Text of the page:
TORONTO (Reuters) - A recent system wide stress test confirmed Canadian banks could absorb the hit from a significant downturn in the country’s booming housing market, the new head of Canada’s banking regulator said on Tuesday.
Jeremy Rudin, who took the top job at Canada’s Office of the Superintendent of Financial Institutions in June, said the banking system must be strong enough to cope with the “inherent uncertainty” of the future of the property market.
“Everybody’s conscious of the fact that the mistake that some people in the U.S. made was to assume they knew what housing prices were going to do. Our approach is we need to ... have a system that’s robust to the fact we don’t know,” he told reporters in Toronto.
Canada’s housing market boomed following the financial crisis, fueled by borrowing costs near record lows. While policymakers and major banks have predicted a soft landing, some commentators have said the situation is a bubble waiting to burst.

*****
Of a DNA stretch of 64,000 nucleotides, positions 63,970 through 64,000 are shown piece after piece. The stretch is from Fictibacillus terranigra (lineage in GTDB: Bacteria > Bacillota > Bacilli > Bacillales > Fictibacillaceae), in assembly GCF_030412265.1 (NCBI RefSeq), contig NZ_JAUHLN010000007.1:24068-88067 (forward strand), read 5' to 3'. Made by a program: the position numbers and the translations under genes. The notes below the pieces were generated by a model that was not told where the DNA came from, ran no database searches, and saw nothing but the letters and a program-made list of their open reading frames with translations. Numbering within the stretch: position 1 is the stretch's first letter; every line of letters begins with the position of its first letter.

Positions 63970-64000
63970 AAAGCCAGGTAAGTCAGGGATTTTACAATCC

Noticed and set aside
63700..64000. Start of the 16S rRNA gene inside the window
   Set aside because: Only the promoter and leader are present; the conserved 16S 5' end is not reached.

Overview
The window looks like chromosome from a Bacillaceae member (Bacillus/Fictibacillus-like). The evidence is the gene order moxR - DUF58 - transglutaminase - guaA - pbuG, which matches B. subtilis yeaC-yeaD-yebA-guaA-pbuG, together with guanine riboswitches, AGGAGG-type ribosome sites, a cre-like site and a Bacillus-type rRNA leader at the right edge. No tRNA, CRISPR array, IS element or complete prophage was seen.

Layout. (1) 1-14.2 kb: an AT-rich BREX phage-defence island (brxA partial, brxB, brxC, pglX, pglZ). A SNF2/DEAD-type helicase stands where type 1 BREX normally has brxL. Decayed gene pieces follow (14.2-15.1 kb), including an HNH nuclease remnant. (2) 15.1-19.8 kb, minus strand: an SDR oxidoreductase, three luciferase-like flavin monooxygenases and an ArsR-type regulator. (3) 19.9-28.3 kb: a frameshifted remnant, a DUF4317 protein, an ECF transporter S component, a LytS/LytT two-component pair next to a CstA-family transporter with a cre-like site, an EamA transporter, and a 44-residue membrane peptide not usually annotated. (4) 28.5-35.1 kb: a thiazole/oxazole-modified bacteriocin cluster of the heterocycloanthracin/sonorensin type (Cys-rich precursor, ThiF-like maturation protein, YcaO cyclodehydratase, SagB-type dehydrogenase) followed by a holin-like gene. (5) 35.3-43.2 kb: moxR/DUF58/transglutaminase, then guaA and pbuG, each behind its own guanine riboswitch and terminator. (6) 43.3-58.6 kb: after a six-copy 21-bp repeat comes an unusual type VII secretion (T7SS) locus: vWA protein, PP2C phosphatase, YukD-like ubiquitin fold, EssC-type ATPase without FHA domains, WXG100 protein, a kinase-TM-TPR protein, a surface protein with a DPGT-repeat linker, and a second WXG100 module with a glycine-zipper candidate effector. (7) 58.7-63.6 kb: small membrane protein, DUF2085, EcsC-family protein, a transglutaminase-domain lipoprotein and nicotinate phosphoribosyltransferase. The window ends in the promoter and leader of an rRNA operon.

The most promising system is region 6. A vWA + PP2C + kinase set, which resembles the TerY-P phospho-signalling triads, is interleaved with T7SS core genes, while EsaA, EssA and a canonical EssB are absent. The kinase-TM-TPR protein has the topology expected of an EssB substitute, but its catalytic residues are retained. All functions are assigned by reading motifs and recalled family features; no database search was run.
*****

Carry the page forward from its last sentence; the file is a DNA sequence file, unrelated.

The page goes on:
At the same time Canadian banks, which avoided the taxpayer-funded bailouts that occurred in the United States, have increased their capital ratios and been repeatedly ranked among the world’s soundest.
Rudin said the onus is on lenders to make sure a surge in mortgage lending is sustainable.
“It’s the institutions that are responsible. They need to know what their risks are. They need to manage them, measure and manage them, and they need to have enough capital and enough liquidity to support those risks,” he said.
Rudin made the comments after his first major policy speech, in which he said Canada’s reputation for rigorous regulation has become a competitive advantage for its financial institutions, giving them better access to funding and lower funding costs.
Reporting by Jeffrey Hodgson; Editing by Steve Orlofsky